I think it’s happening more now and I’m not sure why. Maybe I’m just hyper aware of it now. It’s probably the easiest craft to pick up. As far as not a ton of tools, the materials (depending on what you are using) are not necessarily uber expensive, and you don’t have to be ridiculously skilled at it.

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Learn More About Tami’s Jewelry:


You had a shop, where was that at?
It was two blocks down the street. It was called The Bohemian Bauble. It was open for six years. It was my jewelry and I still had a full-time job when my kids were young. So in order to keep my doors open, I had other artists show their stuff and work in the shop, so it was kind of like a co-op. And it worked for six years. It did get to be a little too much for me. And the economy tanking in 2008 did not help at all. So I closed the doors in January 2011 and decided just to go back and doing art fairs and home shows. But then I got laid off of October of 2011, and looked at it as…this is finally…I need to take the leap now. So I took the leap and I’ve been doing jewelry full time ever since. And I love it.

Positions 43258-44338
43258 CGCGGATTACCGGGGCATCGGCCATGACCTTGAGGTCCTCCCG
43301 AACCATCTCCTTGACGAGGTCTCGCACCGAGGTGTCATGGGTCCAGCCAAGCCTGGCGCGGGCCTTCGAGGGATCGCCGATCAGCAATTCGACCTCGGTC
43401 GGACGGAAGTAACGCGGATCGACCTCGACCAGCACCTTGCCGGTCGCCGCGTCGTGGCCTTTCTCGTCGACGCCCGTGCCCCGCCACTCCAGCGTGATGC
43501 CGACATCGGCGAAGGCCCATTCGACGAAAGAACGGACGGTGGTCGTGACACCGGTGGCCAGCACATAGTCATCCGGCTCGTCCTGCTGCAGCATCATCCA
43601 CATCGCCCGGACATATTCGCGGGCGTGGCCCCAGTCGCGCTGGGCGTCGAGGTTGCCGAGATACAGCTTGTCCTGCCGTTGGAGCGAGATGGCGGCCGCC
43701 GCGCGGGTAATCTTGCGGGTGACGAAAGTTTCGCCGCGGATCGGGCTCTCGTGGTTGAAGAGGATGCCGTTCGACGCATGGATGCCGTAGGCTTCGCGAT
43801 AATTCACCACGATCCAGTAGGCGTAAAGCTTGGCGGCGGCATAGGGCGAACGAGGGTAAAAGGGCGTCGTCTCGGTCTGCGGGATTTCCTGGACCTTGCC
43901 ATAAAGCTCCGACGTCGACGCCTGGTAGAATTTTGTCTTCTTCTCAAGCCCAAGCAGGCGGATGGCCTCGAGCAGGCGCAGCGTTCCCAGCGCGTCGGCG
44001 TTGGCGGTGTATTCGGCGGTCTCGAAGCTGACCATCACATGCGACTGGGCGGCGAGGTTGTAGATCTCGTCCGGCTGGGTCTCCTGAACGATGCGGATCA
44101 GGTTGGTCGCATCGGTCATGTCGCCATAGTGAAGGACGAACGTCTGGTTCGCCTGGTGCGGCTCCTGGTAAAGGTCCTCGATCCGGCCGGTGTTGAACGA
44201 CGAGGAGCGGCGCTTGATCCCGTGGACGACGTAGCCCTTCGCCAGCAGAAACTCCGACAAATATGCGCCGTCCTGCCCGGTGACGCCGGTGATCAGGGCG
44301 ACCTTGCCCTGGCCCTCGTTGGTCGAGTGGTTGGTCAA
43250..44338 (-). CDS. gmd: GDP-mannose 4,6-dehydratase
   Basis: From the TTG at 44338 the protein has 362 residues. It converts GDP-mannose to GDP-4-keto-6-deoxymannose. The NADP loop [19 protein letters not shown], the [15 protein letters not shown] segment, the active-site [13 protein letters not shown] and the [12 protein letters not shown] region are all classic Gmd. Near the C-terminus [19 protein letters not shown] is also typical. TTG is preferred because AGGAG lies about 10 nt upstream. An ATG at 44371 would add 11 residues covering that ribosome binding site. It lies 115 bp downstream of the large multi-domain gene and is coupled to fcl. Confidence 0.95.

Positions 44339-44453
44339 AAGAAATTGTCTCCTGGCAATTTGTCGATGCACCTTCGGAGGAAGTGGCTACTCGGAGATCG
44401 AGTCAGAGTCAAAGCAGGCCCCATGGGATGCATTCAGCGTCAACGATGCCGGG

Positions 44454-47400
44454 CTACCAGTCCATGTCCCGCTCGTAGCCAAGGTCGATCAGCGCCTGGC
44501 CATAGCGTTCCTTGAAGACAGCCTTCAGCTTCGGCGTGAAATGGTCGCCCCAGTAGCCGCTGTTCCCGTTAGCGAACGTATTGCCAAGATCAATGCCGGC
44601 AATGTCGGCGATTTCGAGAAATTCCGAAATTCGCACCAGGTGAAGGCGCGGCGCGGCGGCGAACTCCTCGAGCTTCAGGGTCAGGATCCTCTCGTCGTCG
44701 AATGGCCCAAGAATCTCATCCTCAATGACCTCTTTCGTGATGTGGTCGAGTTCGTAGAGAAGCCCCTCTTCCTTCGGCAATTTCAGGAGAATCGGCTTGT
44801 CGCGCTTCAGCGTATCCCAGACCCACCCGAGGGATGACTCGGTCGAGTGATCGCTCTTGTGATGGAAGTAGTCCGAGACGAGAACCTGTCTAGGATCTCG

Still they don’t make it easy for you to own your own business. I was able to do it because I was married. But I just did my taxes and the self employment tax KILLED me. It’s really, really hard to make a living owning your own little small business, especially if you’re making all your own products. They could give those people a little bit more of a brake.

What are your thoughts on Etsy?